Ellen Gilchrist 1935–-
(Full name Ellen Louise Gilchrist) American short story writer, poet, and novelist.
The following entry presents criticism of Gilchrist's short fiction works from 1992 to 2002. For criticism of her short fiction published prior to 1992, see SSC, Volume 14.
Gilchrist is best known for short stories that chronicle the struggles of Southern women against the restrictive mores of upper-class society. She sets much of her fiction in New Orleans, describing the city's beauty and eccentricities in detail to contrast the idealistic hopes of her upper-class female protagonists with the harsh reality of their lives. These short stories have garnered favorable critical attention and have proved popular with readers over the years.
Gilchrist was born in Vicksburg, Mississippi. Her early childhood was spent on the Hopedale Plantation, the home of her maternal grandfather. She eloped at nineteen years of age and had married four times before she earned her B.A. in philosophy from Millsaps College at the age of thirty-two. Gilchrist's experiences among Southern socialites during her twenties and a series of unsuccessful relationships often provide the basis for her fiction. Gilchrist did not begin writing until she was forty years old. After she began sending poems to poet and novelist Jim Whitehead, Gilchrist was asked to join his writing class at the University of Arkansas, which she accepted. In 1981 she published her first book of short fiction, In the Land of Dreamy Dreams. She has continued to write short fiction and novels, receiving several awards and critical praise for her work.
Major Works of Short Fiction
Gilchrist's short fiction is praised for its realistic and sympathetic portrayal of unconventional Southern girls and women who engage in promiscuous or unorthodox behavior due to depression, a craving for romance, and the need to escape the rigid conventions of the class-conscious milieu. Although some reviewers consider Gilchrist's casual treatment of her protagonists' often immoral actions shallow or banal, others regard her heroines as simply pragmatic and jaded from their personal battles. These protagonists often reappear in different stories, allowing Gilchrist to examine various stages of their personal development. The women—Rhoda Manning, Nora Jane Whittington, and Crystal Manning—are often compared by critics to rebellious literary heroines such as Frankie Addams of Carson McCuller's The Member of the Wedding. Some commentators have perceived greater depth and maturation in the characters of her later works. For example, in several of the stories collected in The Age of Miracles (1995), Rhoda Manning is portrayed in midlife: divorced, but with her drinking problem under control and her failed relationships behind her. The Courts of Love (1996) follows the adventures of another Gilchrist heroine, Nora Jane Whittington. In 2000 Gilchrist published her Collected Stories, a group of thirty-four stories that she handpicked from her short fiction collections.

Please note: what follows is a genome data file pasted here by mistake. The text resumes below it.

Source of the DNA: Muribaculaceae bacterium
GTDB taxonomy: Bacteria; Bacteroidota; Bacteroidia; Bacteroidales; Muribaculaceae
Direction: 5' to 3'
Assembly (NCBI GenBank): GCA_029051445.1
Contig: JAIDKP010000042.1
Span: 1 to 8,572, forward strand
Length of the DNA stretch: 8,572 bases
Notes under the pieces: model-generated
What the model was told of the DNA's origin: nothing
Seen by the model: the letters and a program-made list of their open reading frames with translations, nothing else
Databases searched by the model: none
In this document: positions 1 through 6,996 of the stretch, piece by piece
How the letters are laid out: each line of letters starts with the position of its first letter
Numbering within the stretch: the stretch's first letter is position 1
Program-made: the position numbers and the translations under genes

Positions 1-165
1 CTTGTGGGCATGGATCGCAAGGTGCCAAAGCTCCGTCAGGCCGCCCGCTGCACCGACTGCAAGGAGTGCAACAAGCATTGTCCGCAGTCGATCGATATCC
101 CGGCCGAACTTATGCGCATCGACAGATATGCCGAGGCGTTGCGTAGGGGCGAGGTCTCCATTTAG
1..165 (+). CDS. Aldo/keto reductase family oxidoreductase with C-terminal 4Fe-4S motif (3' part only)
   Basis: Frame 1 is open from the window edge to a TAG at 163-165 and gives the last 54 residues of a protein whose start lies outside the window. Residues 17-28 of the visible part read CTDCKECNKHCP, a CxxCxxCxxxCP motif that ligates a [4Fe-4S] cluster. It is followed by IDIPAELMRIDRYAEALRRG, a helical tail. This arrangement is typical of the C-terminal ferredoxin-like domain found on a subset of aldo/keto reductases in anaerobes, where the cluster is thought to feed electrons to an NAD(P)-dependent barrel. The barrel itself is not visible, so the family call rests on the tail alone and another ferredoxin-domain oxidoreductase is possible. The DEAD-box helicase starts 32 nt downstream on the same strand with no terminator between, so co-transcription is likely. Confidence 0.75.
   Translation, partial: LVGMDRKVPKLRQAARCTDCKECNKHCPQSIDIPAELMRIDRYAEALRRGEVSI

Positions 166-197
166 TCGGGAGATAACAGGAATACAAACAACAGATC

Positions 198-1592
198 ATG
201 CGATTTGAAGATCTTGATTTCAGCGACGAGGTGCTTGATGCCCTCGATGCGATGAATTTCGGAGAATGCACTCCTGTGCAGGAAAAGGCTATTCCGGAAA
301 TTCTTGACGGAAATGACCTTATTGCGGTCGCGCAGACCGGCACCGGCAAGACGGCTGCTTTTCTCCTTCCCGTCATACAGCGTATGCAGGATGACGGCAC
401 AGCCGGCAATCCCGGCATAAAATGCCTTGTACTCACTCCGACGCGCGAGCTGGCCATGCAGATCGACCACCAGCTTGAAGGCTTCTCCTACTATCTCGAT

While Gilchrist has been faulted by critics for weak endings and a lack of coherence in her short fiction collections, most have commented on the vitality of her writing style and her protagonists. She has been praised for her vivid use of colloquial language and dialogue, and critics have particularly noted her ability to capture in her stories the dreams and frustrations of adolescence. Detractors claim that her stories are too similar in subject matter and sometimes overwhelm the reader with digressions, minor details, and trivial dialogue. She is often discussed as a Southern writer, and her fiction has been compared to that of Katharine Anne Porter, William Faulkner, and Ernest Hemingway. Considered an energetic and appealing storyteller, Gilchrist's short fiction remains popular with reviewers and readers alike.
In the Land of Dreamy Dreams 1981
Victory Over Japan 1985
Drunk with Love 1986
Light Can Be Both Wave and Particle 1989
I Cannot Get You Close Enough 1990
The Blue-Eyed Buddhist and Other Stories 1990
Rhoda: A Life in Stories 1995
The Age of Miracles 1995
The Courts of Love 1996
Flights of Angels 1998
The Cabal and Other Stories 2000
Collected Stories 2000
I, Rhoda Manning, Go Hunting with My Daddy and Other Stories 2002
The Land Surveyor's Daughter (poetry) 1979
The Annunciation (novel) 1983
Falling through Space: The Journals of Ellen Gilchrist (journals) 1987
The Anna Papers (novel) 1988
Net of Jewels (novel) 1992
Anabasis: A Journey to the Interior (novel) 1994
Starcarbon: A Meditation on Love (novel) 1994
Sarah Conley (novel) 1997
SOURCE: Pagan, Nicholas O. “Ellen Gilchrist's and Clifton Taulbert's Portrayals of Glen Allan.” Notes on Mississippi Writers 24, no. 2 (July 1992): 59-65.
[In the following essay, Pagan contrasts Gilchrist's portrayal of Glen Allan, Mississippi, with that of Clifton Taulbert, contending that “Gilchrist's Glen Allan differs so greatly from Taulbert's that one barely recognizes them as the same town.”]